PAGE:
Decisions about transportation and community development at the community, state and national level should all take health impacts into account.
If there’s ever an infographic you should take a gander at, it may be this one from the Robert Wood Johnson Foundation’s NewPublicHealth National Prevention Strategy series.
I’m probably preaching to the choir but hey, sometimes, just preach on right?
The obesity rate in the U.S. is abysmal, but there’s a way to reverse it. The infographic shows that countries with higher rates of commuters who walk or bike to work have lower rates of obesity. In car-centric America, it’s really no surprise why we’re so friggin’ fat. Luckily though, there’s a movement a foot (or a rolling?) to invest in public transit, and walkable and bikeable communities in many major U.S. cities.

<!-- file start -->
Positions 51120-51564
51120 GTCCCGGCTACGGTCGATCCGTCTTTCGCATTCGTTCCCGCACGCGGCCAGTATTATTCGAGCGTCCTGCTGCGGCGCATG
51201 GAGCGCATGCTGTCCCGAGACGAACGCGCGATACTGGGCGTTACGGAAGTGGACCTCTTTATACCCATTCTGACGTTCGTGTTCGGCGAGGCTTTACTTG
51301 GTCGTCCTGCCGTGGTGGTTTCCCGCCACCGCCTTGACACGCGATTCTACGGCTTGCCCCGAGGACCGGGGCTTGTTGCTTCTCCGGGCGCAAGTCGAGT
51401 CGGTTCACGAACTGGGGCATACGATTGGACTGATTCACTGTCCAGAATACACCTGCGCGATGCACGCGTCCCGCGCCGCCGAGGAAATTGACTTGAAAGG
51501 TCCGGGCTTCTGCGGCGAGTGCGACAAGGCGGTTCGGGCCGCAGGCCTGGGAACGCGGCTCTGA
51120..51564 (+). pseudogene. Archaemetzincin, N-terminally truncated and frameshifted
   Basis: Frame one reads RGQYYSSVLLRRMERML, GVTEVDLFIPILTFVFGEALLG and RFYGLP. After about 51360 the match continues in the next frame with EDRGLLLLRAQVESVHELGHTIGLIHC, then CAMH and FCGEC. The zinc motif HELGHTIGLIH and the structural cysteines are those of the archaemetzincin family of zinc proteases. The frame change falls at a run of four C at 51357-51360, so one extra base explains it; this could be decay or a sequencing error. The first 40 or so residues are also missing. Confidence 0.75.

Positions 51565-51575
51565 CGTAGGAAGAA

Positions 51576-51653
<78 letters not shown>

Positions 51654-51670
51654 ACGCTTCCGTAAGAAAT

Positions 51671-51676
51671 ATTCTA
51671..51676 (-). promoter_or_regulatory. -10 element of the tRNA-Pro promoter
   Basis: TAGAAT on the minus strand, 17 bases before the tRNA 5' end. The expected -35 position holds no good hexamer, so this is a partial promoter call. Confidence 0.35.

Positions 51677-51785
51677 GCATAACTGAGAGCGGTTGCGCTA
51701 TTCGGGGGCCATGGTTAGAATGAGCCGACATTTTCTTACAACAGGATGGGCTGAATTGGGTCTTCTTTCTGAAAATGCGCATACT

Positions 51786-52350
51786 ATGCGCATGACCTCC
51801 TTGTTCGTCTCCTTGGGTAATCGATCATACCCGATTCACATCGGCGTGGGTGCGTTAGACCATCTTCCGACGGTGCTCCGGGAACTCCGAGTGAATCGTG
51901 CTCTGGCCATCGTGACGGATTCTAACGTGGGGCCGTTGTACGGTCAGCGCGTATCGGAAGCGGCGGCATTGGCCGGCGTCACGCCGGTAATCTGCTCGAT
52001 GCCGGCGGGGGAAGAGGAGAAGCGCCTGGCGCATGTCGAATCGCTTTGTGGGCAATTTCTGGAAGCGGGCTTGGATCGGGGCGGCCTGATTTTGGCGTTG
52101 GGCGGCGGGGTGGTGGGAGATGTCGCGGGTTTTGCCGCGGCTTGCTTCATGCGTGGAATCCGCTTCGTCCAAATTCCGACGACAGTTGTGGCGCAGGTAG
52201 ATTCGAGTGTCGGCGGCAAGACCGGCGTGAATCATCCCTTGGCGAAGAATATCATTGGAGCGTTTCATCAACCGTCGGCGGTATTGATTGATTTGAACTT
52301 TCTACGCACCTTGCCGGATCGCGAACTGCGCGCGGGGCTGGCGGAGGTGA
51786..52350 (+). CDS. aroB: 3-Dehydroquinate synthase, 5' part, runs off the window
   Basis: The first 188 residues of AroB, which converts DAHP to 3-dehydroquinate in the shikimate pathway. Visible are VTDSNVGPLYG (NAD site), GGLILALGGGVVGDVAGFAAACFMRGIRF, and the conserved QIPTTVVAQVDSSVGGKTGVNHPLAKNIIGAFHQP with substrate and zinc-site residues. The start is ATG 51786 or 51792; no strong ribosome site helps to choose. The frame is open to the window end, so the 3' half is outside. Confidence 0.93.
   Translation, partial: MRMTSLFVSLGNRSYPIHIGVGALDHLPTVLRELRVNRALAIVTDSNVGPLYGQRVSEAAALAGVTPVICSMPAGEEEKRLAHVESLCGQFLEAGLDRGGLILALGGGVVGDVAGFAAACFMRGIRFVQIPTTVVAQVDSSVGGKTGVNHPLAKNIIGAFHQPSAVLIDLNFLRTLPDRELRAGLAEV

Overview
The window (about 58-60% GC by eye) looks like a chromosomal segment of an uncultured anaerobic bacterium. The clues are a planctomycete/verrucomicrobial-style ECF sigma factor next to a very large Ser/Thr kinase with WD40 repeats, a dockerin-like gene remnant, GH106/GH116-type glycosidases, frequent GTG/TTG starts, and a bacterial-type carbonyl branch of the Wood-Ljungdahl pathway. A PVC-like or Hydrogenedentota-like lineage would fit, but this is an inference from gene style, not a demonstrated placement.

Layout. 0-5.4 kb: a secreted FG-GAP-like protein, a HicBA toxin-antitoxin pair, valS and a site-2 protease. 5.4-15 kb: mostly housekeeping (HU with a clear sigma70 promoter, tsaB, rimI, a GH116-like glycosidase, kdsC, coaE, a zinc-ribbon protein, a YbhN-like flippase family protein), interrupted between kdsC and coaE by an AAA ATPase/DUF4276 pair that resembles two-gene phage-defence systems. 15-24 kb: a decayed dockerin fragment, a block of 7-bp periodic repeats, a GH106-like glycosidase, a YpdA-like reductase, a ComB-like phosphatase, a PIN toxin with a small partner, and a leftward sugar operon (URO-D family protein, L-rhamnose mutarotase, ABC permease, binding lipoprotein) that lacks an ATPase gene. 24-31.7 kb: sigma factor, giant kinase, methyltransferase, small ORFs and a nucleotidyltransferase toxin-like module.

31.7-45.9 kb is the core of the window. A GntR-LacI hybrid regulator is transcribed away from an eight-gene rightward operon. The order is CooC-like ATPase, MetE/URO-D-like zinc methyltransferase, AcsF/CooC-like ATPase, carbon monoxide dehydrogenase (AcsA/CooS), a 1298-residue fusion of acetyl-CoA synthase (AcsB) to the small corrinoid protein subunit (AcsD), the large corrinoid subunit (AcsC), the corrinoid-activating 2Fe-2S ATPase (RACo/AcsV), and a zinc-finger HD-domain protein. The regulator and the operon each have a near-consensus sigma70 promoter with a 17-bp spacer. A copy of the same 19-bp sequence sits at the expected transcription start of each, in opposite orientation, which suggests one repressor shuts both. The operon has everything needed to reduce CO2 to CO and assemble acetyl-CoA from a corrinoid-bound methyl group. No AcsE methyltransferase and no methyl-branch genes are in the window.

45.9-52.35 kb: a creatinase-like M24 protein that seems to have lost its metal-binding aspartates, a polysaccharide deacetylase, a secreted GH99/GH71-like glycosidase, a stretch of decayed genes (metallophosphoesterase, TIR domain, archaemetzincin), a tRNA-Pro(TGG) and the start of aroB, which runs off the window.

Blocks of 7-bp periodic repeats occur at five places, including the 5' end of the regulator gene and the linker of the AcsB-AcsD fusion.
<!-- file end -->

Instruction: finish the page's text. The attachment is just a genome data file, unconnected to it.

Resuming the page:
I use public transit a lot, but I noticed a significant difference in my health when I started commuting by bike. The investment to prioritize my bike as my main means of transportation definitely outweighs my meager intern wage. It also puts you into a different frame of mind when you see your bike as your main, and public transit as your secondary, and the car as your “super-duper far away journey travel” machine.
Check out the full graphic.